How do you define Agile? I’ve seen a lot of discussions where people have attempted to answer the question of “What is Agile?” with very different answers.
Do You Really Mean Scrum?
First, there’s a lot of confusion about Agile and Scrum. Scrum is so widely-used as an Agile approach that when many people say “Agile”, they’re really talking about Scrum.
- Agile is a general philosophy
- Scrum is a specific Agile approach
Check out this article on What Is Scrum? What Is Agile? for more on that.
Feeling the Elephant
I’m sure that you could find at least 100 definitions of what “Agile” is on the Internet. It’s like the old fable of “The Blind Men Feeling the Elephant”:
“It was six men of Indostan
To learning much inclined,
Who went to see the Elephant
(Though all of them were blind),
That each by observation
Might satisfy his mind”
Each man came away with a different opinion depending on which part of the elephant he touched:
“Each in his own opinion concludes that the elephant is like a wall, snake, spear, tree, fan or rope, depending upon where they had touched”
Different Views of Agile
The way people define Agile is somewhat similar. Depending on which part you touch, you may come away with a different impression of what Agile is:
- Many people will define Agile in terms of how it is done. For example, many people will say that it is defined by the Agile Manifesto. Here are a couple of examples of that:
“Agile is a set of methods and frameworks that embody the principles and values of the
“Agile is a term used to describe approaches to software development emphasizing incremental delivery, team collaboration, continual planning, and continual learning. The term “Agile” was coined in 2001 in the Agile Manifesto.”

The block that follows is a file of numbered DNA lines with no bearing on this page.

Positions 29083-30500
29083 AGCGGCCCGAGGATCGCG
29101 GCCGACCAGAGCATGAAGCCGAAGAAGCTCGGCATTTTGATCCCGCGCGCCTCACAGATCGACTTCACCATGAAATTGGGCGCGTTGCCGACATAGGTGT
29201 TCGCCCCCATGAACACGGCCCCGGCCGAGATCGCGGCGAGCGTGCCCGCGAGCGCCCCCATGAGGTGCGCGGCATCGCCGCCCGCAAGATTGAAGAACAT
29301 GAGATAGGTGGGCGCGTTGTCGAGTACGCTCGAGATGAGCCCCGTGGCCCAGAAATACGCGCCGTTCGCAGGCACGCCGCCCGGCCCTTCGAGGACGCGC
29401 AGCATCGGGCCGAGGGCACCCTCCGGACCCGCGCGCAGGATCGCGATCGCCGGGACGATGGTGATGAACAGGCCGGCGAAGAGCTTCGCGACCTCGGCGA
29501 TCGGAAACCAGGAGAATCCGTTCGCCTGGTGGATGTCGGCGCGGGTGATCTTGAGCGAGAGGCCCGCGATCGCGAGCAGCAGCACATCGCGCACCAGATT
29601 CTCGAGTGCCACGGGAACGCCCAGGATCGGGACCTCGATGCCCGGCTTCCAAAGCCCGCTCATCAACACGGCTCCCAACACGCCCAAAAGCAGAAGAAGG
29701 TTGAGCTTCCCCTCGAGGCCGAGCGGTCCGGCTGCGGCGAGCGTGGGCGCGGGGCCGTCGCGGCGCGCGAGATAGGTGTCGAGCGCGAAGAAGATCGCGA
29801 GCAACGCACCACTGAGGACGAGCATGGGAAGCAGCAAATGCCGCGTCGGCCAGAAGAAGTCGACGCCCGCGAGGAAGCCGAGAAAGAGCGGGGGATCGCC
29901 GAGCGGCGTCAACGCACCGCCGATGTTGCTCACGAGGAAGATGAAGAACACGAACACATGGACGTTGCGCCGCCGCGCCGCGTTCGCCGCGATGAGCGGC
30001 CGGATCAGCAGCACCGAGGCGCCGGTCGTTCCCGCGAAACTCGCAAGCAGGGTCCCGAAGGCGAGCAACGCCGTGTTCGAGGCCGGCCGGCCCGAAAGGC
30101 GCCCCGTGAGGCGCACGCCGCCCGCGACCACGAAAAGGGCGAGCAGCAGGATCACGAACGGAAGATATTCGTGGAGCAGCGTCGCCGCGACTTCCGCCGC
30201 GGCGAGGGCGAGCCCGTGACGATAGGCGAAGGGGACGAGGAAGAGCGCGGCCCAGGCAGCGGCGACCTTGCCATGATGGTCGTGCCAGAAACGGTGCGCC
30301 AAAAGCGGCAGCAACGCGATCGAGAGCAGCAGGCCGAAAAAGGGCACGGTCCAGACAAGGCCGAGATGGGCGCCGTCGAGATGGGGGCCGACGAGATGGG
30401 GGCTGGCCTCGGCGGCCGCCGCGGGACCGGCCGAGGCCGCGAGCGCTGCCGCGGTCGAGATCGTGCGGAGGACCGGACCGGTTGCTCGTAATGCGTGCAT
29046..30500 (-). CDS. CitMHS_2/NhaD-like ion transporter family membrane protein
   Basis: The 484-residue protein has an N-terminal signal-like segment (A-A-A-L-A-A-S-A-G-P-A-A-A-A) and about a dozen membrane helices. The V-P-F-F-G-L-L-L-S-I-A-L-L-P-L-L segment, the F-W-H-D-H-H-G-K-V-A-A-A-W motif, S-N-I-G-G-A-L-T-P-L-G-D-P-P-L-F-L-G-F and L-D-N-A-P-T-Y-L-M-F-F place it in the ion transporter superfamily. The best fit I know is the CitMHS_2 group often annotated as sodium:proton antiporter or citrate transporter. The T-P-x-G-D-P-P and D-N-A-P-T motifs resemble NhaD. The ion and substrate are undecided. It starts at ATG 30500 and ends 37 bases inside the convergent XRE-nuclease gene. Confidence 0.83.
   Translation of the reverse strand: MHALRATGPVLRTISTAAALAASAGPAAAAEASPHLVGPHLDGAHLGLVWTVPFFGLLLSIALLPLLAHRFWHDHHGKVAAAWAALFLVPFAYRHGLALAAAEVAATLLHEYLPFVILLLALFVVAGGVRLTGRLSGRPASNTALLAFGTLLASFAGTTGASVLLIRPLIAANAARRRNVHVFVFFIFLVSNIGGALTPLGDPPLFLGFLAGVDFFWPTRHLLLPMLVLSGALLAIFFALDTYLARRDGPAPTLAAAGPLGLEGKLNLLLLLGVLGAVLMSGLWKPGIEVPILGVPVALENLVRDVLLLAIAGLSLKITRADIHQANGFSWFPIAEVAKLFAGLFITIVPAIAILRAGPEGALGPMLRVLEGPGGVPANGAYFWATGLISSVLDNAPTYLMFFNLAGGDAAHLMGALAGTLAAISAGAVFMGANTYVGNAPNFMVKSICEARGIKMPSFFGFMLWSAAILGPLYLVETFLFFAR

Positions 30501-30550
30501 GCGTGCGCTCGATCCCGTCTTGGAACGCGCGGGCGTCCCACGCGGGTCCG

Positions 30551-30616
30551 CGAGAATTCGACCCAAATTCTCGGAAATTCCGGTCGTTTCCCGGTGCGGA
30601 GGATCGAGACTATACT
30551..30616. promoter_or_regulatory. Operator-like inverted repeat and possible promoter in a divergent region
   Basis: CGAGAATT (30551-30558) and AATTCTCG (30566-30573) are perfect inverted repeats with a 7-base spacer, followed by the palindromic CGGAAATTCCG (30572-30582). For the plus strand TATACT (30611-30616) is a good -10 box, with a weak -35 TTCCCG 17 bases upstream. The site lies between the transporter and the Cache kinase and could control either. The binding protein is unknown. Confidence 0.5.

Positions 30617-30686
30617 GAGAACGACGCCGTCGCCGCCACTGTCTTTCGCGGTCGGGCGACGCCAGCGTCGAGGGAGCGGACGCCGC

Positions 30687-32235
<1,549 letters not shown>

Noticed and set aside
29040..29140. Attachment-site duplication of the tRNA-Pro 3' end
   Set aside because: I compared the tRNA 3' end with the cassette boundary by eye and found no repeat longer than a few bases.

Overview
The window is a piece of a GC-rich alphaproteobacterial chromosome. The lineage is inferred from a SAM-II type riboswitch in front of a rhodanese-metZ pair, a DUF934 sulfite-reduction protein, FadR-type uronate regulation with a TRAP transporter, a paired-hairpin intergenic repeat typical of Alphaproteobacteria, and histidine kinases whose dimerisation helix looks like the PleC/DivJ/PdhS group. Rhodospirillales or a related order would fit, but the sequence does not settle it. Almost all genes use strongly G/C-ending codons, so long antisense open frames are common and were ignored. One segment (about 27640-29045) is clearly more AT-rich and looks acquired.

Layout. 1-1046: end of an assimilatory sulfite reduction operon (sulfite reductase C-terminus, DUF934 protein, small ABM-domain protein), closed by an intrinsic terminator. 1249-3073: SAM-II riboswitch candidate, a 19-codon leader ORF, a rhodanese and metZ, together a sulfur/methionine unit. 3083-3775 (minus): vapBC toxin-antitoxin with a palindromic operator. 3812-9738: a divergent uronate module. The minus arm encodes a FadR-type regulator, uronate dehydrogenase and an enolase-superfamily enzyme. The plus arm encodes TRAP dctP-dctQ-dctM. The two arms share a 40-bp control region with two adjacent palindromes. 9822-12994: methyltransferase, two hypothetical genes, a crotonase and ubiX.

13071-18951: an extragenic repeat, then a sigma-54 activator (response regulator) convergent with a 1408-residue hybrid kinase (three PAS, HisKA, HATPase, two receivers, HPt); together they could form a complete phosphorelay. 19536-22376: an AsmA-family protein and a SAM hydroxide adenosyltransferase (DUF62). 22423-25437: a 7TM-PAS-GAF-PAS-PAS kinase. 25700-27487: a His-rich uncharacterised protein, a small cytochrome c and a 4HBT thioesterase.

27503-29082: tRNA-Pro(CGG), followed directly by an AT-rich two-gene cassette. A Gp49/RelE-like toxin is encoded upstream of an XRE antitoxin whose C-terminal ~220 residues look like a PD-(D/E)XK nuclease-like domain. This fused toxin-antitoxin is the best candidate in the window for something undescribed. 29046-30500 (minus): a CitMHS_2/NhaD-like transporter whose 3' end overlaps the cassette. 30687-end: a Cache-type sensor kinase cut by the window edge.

- Some people will say that it is just a mindset or way of thinking. Here’s an example of that.
“Being ‘Agile Is a mindset. It’s about finding the right thing to build, faster (and not just building things faster)”
- Some people will define it by comparing it to “Waterfall” to tell you what it is not. Here’s an example of that:
“Agile is a time boxed, iterative approach to software delivery that builds software incrementally from the start of the project, instead of trying to deliver it all at once near the end.”
None of those definitions are incorrect, but it’s like “feeling the elephant”; they don’t really get to the real essence of what the “elephant” is, in my opinion.
How Do You Define Agile?
Personally, I like the definition that is published by the Agile Alliance:
“The ability to create and respond to change in order to succeed in an uncertain and turbulent environment.”
I think that is a better definition because it gets to what I consider the real essence of what Agile is.
“Agile is best suited for situations that have some level of uncertainty where creativity and innovation are important to maximize the business value of the solution as opposed to other situations with lower levels of uncertainty where planning and control to achieve predictability are more important.” (My own definition)
What Problems Does Agile Solve?
We should acknowledge that Agile is not a solution to every problem you might have. One way to define it is in terms of what problems it is useful for.
- If you accept that Agile is not a solution to every problem you might have, the first thing you would want to know is “what problems is it useful for?”
- You don’t need to get too far into the mechanics of how to do it until you’ve determined that it is a useful solution to the problem you’re trying to solve.
There is an interesting observation you might draw from this – people get very immersed in the mechanics of how to do Agile and that’s how they define it. Isn’t it more important to know what problems it’s useful for solving before you get into the details of how to use it?
You will find much more detail on this in my Online Agile Project Management Training.